Who signed up for Disney+ this month just to watch Hamilton (2020), the filmed version of the 2016 Broadway play? How many times have you watched it already? Because I need to talk about it, so let’s do this!
Now, I wrote about the original Broadway show’s costumes, designed by Paul Tazewell, back when it swept the Tony Awards, including best costume. I’d only heard the soundtrack myself at that point, and it wasn’t until February 2019 that I saw a touring production of the show. But now, seeing the OG show and, even better, seeing it in my living room, with better angles than any theater seat I could ever afford, well, now I noticed so much more about the costumes!
First, while the Schuyler sisters always wear the same colors — Eliza in blue shades, Angelica in a pale orange-y tone, Peggy in yellow — they have more changes of dress than I’d thought. Some appear to be done with different bodices or over-dress type garments.
Eliza starts with the iconic button-front bodice, angled in a very modern fashion, instead of the center-front buttons common in the 18th century. Then she has a rounded “zone” front bodice with a peplum that she wears in “Helpless” and “Satisfied.” This is followed by a maternity gown when she tells Hamilton she’s pregnant.
Angelica’s first gown in the “The Schuyler Sisters” number has a curiously sweetheart shaped front. Then she quickly changes to a rounded “zone” front bodice with center-front buttons at the start of “Right Hand Man” as George Washington is introduced. This one is more historically accurate than her first one. She has a jacket-type bodice when she marries and moves to England.
Even Peggy, the most minor of characters, gets a different bodice for “Helpless” and “Satisfied” than she wore in “The Schuyler Sisters.”
In Act 2, starting with “Schuyler Defeated,” the women’s clothes change up to show the passage of time. Eliza is shown wearing the slim silhouette of the 1800s in a pale blue and white gown. When her son is killed, she adds a black pelisse coat over this and wears that through “It’s Quiet Uptown.” When Angelica returns in Act 2, she’s also wearing an 1800s gown with a two-tone bodice that almost looks like she’s wearing a spencer jacket. Then she wears a black pelisse coat when she sings in “It’s Quiet Uptown.”
The ensemble women’s costumes also change up. Four of them wear full skirts for scenes in Act 1, and in Act 2, they wear short 1800s-style spencer jackets or even pelisse coats over their corset-tights-boots outfits.
The men’s costumes go through just as many changes through the course of the nearly three hours. Notably, Aaron Burr is the only character who doesn’t have a pale parchment “ensemble” style outfit. Hamilton himself and all the major characters, male and female, start out in that pale outfit, except for Burr in the first song, “Alexander Hamilton.” This emphasizes Burr’s role as the narrator of the story. He’s the first one to speak, and he introduces most of the major action, talking directly to the audience. This is Hamilton’s life, but the truism of “who lives, who dies, who tells your story” is evident in the first scene and hinted at with this first costume. Burr lives, and he tells the story up until the very end.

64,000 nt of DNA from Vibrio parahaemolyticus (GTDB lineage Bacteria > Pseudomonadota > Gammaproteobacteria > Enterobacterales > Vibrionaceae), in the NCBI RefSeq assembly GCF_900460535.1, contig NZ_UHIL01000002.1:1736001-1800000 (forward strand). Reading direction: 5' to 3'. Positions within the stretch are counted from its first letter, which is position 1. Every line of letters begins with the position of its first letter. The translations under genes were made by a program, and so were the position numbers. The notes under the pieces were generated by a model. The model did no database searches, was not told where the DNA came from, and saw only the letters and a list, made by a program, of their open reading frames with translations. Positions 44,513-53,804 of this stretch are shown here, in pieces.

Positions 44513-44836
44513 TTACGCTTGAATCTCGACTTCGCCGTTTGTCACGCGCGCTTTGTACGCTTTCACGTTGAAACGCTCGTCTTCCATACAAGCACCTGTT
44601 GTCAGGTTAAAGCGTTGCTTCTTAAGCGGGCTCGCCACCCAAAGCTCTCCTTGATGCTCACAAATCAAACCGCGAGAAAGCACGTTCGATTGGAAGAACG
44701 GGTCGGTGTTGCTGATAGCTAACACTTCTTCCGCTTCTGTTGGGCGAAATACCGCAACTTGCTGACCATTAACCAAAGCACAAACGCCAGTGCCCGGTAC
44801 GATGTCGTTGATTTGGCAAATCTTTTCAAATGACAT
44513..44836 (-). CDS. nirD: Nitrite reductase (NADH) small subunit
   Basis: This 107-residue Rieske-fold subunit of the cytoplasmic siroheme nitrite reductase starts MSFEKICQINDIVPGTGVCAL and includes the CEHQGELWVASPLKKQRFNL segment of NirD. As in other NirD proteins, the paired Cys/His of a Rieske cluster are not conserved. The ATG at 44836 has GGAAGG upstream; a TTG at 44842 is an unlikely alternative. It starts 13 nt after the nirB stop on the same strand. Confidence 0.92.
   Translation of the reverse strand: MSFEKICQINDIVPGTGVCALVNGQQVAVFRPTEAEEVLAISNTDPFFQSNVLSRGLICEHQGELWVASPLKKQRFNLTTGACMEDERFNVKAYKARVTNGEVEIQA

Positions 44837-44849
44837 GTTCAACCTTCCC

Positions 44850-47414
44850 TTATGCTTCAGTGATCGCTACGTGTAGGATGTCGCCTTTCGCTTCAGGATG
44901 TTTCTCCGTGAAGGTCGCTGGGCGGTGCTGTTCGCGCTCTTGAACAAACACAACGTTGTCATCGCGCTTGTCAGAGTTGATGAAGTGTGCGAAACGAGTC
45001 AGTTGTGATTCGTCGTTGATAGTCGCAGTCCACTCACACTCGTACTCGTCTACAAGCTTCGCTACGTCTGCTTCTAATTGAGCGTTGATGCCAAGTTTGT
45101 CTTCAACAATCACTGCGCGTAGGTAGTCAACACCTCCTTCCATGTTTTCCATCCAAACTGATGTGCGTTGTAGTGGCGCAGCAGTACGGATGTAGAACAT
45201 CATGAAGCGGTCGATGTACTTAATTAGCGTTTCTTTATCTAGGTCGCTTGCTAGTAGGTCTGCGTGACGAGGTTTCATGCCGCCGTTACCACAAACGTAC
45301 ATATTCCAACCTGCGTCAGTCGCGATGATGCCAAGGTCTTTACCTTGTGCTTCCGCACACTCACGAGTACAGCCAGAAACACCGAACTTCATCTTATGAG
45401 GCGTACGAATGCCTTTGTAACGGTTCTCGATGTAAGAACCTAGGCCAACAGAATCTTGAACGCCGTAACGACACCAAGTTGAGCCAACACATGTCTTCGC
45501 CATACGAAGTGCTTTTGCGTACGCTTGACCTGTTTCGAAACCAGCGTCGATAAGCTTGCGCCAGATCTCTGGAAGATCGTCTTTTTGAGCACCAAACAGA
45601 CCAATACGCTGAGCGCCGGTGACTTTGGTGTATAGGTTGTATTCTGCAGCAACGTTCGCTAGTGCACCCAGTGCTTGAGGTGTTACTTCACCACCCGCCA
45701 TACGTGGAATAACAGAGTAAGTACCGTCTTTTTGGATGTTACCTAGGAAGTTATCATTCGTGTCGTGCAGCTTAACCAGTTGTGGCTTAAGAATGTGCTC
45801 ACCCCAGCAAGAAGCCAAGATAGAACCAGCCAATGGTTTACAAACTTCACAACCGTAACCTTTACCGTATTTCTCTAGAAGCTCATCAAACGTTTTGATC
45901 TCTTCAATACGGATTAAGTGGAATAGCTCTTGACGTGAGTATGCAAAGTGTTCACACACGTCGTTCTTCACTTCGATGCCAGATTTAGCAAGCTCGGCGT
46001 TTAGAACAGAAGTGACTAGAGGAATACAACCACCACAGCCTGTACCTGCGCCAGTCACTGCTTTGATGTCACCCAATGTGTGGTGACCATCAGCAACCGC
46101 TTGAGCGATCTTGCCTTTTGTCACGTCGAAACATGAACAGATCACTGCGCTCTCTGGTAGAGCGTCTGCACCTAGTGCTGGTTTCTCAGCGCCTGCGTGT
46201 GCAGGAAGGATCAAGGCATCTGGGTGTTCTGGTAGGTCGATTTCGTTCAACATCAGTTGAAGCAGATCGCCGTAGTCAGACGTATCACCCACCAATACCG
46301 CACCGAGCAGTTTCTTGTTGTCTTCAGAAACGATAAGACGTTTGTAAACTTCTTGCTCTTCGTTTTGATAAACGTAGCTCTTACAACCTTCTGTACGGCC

Burr is also the first male character to switch from a 1770s frock coat to an 1800s-ish high-waisted coat right after the war scenes in “Non-Stop.” James Madison is the next character shown in this coat when he’s introduced in Act 2, signifying the time change, and eventually Jefferson and Hamilton both wear the later-period coats.
And finally, some of my observations about the performance in this filmed Disney version. Jonathan Groff as King George really adds a maniacal touch that doesn’t come through in the soundtrack. He definitely plays up the “mad King George” idea (and more so than the touring production I saw). Yeah, he’s spitty, but it’s also his crazy eyes and body movements — it’s an overall characterization that really fills out this otherwise minor character.
Christopher Jackson as George Washington brings a rich emotional quality to his stage performance. I cried when he sings “One Last Time,” which doesn’t get me on the soundtrack in the same way. (OK, I cry a lot during this show!)
I’m not the first to have noted how Lin Manuel Miranda doesn’t have the strongest voice in the whole cast. As the composer, he adeptly gives the heavy vocal lifting to other roles, especially Aaron Burr but also George Washington and Angelica Schuyler. Alexander Hamilton is not the role which tells the story and sings the big songs. This really is a great ensemble show, and there are songs for everyone to shine.
OK, that’s just some of my thoughts on the costumes and performances. There’s a million things I haven’t done, er, said, about this musical, but how about you?
What do you think of Hamilton on Disney+?